On-campus activism is highly needed and noble, but only a synthesis of on-campus and off-campus activism can destroy deep-seated inequality, exclusion, and hardship.
As students, we must make active choices to make Princeton a more socially inclusive and less lonely place. Every day, we must prioritize a friend, or simply a human being.
While walking to Firestone in the late hours of a recent November night, I was interrupted by a friend who remarked that I looked incredibly fatigued. My friend tried to persuade me to get a good night’s sleep and start fresh the next morning, in lieu of a late night in the bookstands. After some hesitation, I agreed, and returned to my dorm for a rarely satisfying sleep.
When we stay in the library until 2 a.m. to finish that problem set or to read that scholarly text, we are not doing so simply because we cannot get enough of differential equations or the wisdom of Nietzsche. The future employers and others that we must impress to achieve professional happiness appreciate a strong academic record. In other words, there is a profound thirst for future possibility among Princetonians.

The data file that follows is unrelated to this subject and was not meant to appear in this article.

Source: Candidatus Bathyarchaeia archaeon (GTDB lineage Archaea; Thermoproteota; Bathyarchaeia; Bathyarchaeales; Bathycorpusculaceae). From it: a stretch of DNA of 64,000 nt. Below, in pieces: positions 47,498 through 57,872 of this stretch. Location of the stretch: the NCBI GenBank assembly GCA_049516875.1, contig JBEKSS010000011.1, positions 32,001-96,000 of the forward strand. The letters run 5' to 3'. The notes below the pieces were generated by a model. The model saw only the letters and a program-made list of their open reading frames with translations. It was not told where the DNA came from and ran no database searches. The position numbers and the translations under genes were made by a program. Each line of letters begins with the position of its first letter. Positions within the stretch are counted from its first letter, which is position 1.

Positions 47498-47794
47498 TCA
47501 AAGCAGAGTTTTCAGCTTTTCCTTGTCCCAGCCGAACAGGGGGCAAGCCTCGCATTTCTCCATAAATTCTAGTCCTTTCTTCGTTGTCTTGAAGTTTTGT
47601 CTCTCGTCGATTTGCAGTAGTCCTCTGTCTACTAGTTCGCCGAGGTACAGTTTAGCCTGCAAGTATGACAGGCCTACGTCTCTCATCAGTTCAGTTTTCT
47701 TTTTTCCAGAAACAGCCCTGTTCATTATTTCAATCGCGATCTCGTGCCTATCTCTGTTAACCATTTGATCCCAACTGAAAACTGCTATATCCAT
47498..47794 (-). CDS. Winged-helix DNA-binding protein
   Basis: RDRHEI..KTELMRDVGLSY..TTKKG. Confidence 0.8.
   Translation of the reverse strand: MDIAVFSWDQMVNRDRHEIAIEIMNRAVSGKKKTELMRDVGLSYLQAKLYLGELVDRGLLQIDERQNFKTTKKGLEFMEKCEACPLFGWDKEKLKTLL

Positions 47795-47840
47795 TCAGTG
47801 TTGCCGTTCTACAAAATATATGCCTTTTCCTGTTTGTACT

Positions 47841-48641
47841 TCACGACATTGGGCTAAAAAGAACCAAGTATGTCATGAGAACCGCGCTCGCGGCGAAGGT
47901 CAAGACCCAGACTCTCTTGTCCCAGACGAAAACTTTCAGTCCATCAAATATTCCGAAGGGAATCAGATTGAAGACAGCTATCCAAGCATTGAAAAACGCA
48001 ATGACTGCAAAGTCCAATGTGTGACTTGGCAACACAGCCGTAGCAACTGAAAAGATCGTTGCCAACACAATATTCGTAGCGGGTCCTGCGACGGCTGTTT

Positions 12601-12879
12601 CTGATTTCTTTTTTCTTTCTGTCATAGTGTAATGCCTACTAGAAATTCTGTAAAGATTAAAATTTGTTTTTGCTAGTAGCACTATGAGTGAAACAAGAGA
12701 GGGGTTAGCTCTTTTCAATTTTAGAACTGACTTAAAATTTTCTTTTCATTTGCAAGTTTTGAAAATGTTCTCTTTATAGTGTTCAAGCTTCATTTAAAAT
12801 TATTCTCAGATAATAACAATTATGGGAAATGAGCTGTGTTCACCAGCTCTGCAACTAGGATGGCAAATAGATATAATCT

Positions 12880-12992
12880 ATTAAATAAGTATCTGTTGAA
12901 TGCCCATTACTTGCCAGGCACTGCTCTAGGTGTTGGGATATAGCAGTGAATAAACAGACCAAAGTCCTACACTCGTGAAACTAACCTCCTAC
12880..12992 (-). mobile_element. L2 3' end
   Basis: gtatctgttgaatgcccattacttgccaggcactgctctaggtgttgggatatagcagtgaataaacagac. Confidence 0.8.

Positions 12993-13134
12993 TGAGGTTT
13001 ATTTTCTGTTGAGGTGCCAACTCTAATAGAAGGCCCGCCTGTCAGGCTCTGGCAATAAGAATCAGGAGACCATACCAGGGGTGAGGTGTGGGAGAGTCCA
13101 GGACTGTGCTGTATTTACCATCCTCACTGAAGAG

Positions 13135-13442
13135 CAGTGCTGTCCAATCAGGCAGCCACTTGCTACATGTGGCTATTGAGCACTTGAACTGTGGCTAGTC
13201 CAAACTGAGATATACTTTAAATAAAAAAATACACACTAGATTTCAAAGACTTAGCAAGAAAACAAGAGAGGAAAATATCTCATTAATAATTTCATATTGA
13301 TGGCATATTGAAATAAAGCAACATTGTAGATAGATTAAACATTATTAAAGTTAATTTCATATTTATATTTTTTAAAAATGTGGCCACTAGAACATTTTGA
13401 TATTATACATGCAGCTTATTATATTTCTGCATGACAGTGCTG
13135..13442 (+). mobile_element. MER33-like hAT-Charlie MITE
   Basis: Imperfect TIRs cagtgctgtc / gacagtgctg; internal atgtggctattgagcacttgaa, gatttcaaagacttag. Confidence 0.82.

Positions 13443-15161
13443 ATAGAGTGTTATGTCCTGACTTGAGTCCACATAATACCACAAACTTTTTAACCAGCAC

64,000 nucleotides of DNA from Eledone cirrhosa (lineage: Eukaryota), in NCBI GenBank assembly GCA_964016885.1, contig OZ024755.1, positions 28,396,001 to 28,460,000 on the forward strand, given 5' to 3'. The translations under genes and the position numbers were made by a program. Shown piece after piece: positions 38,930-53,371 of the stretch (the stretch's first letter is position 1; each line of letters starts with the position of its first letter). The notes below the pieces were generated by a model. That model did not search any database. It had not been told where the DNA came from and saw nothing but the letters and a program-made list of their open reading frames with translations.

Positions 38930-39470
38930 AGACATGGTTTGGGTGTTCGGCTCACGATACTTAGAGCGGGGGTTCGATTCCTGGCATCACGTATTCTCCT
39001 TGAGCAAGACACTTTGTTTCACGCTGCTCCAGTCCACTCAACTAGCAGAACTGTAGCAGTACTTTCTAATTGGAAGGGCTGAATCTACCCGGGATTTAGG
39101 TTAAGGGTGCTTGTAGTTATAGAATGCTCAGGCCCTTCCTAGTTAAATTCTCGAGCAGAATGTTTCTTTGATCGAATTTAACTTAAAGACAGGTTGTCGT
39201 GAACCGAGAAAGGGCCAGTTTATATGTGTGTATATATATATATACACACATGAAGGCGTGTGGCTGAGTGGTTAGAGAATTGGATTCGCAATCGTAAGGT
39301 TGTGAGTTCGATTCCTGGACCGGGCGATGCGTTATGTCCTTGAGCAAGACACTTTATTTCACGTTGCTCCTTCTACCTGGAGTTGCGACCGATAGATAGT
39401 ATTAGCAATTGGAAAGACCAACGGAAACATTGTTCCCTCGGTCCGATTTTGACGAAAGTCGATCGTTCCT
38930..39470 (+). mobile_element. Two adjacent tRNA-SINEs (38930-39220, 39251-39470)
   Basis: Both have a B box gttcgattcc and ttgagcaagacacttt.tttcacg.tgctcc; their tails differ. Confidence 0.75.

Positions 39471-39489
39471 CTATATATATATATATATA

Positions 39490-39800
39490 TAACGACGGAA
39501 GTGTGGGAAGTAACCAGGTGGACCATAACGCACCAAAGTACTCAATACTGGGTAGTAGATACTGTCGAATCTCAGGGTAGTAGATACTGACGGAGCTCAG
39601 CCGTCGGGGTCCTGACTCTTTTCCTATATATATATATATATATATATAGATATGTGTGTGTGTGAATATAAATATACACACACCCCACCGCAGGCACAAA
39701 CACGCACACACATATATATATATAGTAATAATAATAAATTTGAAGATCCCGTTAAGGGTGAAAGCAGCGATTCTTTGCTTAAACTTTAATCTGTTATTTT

The philosophy that Princetonians need is one of self-compassion; to love and accept themselves, flaws and all, and to recognize that failure is an inevitable and necessary aspect of the Princeton experience. The difference may seem trivial, but these are two fundamentally different approaches to building resilience.